Makery sampled some of the tricks and hacks designed by handicapped people and their entourage to make opening a door, writing or gaming a bit less of an ordeal.
The DIY community isn’t just interested in self-replicating 3D printers. It’s full of resources to adapt the most daily environment of handicapped people. To get an idea of their range, let’s take a look at designer Glen Hougan’s Pinterest, which documents solutions found on the Web for adaptating wheelchairs, as well as more general hacks of products for elderly people.
There we find simple solutions such as tennis balls to muffle the squeak of the walker, double straps to mount a tablet on your thigh (particularly for those with muscular dystrophy), or a foam tube slit lengthwise to hold playing cards…
These DIY hacks show that handicapped people don’t wait around for somebody else to find solutions to their daily problems. Karen Bourne, a painter who suffers from multiple sclerosis, invented an adaptive painting brush: insulating foam (used for plumbing), brushes and glue are all it takes to adapt the brush for people with limited motor skills (due to arthritis, multiple sclerosis or muscular dystrophy). The Oklahoma Assistive Technology Center’s website offers a variant for any type of pencil.
The same concept is applied to the DIY straw holder, which allows someone to drink from a cup without holding it. The clothespin-straw solution shared by Your Therapy Source, a site dedicated to pediatric physical therapy, is a two-minute fix: glue a section of a large straw to a clothespin, then slide in a standard straw and clip it onto the cup. Useful for both handicapped people and small children…
DIY resources for handicapped people abound on websites by therapists and physically challenged individuals, such as this adapted doorknob, based (again!) on a piece of insulating foam tubing with a mini-lever that can be pushed down with the wrist or elbow, as seen on Pediastaff.
A camera in a wheelchair
Canadian organization Tetra Society connects volunteers and handicapped people in order to solve specific problems with DIY solutions. For example, Dwight Atkinson’s smart fix enables someone in a wheelchair to use a camera, thanks to a segmented coolant hose attached to a sleeve that slips onto the wheelchair arm. The volunteer also added a rubber picture framing bumper to the shutter button, as requested by the tetraplegic photographer.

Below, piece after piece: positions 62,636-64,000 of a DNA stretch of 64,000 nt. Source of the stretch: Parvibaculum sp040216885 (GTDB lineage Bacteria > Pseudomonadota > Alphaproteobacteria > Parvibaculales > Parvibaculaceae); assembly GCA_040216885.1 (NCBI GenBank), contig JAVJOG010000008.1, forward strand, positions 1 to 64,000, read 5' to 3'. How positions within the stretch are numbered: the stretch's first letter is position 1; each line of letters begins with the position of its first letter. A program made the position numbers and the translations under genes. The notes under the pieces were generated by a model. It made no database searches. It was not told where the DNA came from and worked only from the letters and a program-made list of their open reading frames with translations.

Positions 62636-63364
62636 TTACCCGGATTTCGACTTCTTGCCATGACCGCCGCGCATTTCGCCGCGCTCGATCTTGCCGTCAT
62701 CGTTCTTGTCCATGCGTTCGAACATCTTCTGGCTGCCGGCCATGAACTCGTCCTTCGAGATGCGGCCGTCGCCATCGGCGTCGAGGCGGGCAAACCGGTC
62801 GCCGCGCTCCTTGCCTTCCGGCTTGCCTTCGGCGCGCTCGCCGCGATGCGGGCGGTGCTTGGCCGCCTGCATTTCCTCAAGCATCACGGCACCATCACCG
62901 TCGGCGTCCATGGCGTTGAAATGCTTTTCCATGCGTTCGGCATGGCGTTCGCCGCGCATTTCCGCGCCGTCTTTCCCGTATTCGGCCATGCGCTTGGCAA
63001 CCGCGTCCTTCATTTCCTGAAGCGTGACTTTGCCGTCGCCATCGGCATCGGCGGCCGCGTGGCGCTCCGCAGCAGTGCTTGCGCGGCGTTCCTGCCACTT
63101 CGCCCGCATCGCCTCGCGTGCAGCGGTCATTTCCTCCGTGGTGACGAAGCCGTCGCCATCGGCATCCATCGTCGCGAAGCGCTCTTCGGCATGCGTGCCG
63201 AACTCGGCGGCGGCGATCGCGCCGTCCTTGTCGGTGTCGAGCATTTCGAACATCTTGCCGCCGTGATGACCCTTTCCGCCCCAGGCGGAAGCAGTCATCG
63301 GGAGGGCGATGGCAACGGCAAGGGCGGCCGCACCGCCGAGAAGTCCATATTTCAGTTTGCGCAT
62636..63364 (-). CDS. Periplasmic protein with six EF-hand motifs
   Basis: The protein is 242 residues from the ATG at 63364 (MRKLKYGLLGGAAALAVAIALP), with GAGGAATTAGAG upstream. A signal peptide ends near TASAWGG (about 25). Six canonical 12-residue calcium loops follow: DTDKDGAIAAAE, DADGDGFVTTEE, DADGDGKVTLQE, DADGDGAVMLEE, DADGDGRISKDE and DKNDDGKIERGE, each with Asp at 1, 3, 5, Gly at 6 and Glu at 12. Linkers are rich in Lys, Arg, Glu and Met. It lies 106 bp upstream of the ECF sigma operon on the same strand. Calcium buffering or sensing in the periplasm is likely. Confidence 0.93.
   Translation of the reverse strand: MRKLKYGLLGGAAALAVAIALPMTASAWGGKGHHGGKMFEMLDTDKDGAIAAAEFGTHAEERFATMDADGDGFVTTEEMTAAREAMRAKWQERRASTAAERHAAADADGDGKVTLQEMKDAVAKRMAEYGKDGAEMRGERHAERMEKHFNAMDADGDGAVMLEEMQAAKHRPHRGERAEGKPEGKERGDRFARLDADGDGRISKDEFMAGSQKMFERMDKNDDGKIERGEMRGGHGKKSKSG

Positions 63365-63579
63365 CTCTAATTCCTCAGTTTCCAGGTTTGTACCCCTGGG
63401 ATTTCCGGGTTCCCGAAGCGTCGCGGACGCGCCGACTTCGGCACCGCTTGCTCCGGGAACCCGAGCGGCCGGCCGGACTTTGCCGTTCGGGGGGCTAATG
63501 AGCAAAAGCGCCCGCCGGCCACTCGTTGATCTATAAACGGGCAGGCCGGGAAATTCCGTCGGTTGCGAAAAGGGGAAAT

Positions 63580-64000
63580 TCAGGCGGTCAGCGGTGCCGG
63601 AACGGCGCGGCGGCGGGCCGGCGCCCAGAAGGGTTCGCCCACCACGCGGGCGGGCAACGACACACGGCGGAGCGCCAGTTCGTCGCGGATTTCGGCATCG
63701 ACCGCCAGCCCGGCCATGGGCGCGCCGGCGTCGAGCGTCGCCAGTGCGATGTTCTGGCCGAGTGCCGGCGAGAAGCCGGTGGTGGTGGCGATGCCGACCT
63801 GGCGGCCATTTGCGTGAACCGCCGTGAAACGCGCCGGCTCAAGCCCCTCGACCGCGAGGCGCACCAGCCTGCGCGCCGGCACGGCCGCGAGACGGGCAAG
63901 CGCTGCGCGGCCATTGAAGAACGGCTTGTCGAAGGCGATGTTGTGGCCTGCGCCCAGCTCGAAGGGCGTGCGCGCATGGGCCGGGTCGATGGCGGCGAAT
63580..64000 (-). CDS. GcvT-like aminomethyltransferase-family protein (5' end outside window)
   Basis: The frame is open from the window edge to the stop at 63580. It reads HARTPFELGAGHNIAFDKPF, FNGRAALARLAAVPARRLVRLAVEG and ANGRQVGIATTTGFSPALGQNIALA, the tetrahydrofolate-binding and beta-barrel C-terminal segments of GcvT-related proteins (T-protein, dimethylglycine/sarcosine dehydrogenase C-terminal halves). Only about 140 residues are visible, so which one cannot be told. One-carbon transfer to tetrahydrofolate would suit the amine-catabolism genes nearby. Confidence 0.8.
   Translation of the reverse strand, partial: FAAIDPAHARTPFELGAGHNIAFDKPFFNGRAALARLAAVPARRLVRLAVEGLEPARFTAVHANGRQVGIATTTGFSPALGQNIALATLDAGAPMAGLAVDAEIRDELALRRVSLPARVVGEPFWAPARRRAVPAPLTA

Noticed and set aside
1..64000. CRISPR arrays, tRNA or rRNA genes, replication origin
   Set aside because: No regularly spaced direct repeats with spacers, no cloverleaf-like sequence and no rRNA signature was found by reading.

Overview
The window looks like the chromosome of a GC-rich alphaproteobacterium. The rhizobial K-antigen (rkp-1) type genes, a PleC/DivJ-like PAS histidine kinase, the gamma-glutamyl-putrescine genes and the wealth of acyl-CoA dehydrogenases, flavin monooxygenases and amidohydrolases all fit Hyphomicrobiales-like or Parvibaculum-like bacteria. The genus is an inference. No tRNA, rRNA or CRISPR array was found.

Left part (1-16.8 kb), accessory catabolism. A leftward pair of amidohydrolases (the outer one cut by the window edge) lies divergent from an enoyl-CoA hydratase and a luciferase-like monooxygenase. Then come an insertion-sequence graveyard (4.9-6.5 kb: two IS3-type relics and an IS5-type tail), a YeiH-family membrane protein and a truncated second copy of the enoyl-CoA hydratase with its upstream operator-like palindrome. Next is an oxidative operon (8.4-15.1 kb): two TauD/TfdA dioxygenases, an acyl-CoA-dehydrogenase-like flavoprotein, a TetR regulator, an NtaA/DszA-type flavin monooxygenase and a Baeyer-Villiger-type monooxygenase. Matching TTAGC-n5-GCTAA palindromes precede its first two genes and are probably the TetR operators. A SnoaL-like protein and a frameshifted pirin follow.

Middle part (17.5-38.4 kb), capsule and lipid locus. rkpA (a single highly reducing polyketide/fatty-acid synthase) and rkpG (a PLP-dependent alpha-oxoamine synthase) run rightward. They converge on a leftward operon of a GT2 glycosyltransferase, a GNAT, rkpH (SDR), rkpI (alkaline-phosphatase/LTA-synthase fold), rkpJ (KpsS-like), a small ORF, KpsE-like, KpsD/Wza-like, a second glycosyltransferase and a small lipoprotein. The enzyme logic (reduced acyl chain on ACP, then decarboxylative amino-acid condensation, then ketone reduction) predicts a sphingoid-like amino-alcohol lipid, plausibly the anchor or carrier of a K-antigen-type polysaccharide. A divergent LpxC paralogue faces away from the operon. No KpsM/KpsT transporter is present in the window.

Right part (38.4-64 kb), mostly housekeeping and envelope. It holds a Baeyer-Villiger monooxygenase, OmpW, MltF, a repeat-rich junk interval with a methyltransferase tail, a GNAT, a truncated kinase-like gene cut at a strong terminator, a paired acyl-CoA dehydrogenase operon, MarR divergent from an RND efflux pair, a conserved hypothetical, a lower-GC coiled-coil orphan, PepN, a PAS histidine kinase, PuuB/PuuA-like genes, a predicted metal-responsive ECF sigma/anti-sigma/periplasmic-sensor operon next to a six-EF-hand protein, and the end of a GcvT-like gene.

We could continue this DIY inventory of handicap hacks, as resources are hardly lacking… Instead we will conclude this little tour with two more “serious” hacks, i.e. a bit more difficult to do at home unless you’re an experienced maker.
The first tells the heartwarming story of maker Caleb Kraft, who was distressed to learn one day that Thomas, a young friend suffering from muscular dystrophy, would no longer be able to spend hours on Minecraft, his favorite pastime, because most controllers are designed with buttons that are impossible to use by people with such a disease. He began by developing a scratchpad prototype posted on Hackaday, before creating a dedicated website to share techniques and alternative solutions, while launching a joystick hack contest… And finally designed a simple little piece of 3D-printed plastic that attaches to a joystick (model and files are on Thingiverse). This almost universal adapter (PS3 and XBox share half the games on the market) is the fruit of several months of collective and participative contributions.
Joystick mod for muscular dystrophy by Caleb Kraft, 1st prototype :
Joystick mod for muscular dystrophy by Caleb Kraft, 2nd prototype :
The other DIY hack for advanced makers is a playful nod to all those who are distracted by the sight of the wheelchair-bound. Wheelchair itself will be hard to miss, as it is customized with a flashy set of LEDs to distract the eyes…